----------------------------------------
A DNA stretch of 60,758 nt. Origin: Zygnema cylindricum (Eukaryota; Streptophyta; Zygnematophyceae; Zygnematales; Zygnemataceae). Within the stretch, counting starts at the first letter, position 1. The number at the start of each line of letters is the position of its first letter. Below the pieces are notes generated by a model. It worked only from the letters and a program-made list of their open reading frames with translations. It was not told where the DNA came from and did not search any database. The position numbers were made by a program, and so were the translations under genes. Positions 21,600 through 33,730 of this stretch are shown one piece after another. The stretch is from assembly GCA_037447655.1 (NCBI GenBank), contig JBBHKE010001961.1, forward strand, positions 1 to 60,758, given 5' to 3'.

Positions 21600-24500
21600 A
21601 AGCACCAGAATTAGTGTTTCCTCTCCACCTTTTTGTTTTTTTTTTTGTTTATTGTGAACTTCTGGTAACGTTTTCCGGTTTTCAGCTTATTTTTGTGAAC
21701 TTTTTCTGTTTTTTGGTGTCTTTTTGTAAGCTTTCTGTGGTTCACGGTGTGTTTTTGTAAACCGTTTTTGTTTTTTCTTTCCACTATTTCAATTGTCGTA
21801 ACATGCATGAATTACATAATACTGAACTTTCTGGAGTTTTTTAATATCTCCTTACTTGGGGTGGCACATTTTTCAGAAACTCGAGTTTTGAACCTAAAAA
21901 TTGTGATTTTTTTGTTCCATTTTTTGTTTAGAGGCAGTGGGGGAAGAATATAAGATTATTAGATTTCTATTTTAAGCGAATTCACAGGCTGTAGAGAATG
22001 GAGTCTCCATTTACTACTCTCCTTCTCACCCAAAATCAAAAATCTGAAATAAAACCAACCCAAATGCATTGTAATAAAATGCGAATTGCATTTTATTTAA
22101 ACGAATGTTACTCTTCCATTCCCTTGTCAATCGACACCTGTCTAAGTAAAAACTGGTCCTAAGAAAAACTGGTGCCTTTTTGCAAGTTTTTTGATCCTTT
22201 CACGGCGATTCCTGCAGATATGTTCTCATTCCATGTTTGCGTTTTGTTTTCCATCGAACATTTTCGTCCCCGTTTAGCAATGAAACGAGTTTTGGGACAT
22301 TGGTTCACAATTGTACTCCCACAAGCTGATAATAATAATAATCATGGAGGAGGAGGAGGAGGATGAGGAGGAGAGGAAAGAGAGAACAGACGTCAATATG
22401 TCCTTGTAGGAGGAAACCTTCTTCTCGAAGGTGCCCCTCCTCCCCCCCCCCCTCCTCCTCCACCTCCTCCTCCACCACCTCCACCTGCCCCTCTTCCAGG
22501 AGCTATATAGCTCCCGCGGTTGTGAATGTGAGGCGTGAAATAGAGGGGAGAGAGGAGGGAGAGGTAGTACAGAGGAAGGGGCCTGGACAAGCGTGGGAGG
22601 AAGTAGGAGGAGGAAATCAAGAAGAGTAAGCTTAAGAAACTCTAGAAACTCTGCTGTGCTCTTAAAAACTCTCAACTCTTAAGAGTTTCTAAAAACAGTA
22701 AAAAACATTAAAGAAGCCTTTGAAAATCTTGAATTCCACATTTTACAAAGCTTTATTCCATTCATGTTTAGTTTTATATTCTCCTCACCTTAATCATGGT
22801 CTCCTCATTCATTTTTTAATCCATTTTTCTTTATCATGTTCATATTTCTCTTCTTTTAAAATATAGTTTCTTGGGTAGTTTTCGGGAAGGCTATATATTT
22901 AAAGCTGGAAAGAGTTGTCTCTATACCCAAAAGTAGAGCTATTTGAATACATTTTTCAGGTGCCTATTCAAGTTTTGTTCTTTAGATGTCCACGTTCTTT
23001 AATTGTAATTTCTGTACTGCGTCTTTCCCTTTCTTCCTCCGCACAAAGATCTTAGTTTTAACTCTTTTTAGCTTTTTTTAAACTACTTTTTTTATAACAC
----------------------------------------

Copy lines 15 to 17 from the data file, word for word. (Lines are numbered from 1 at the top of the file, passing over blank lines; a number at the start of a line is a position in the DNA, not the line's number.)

22701 AAAAACATTAAAGAAGCCTTTGAAAATCTTGAATTCCACATTTTACAAAGCTTTATTCCATTCATGTTTAGTTTTATATTCTCCTCACCTTAATCATGGT
22801 CTCCTCATTCATTTTTTAATCCATTTTTCTTTATCATGTTCATATTTCTCTTCTTTTAAAATATAGTTTCTTGGGTAGTTTTCGGGAAGGCTATATATTT
22901 AAAGCTGGAAAGAGTTGTCTCTATACCCAAAAGTAGAGCTATTTGAATACATTTTTCAGGTGCCTATTCAAGTTTTGTTCTTTAGATGTCCACGTTCTTT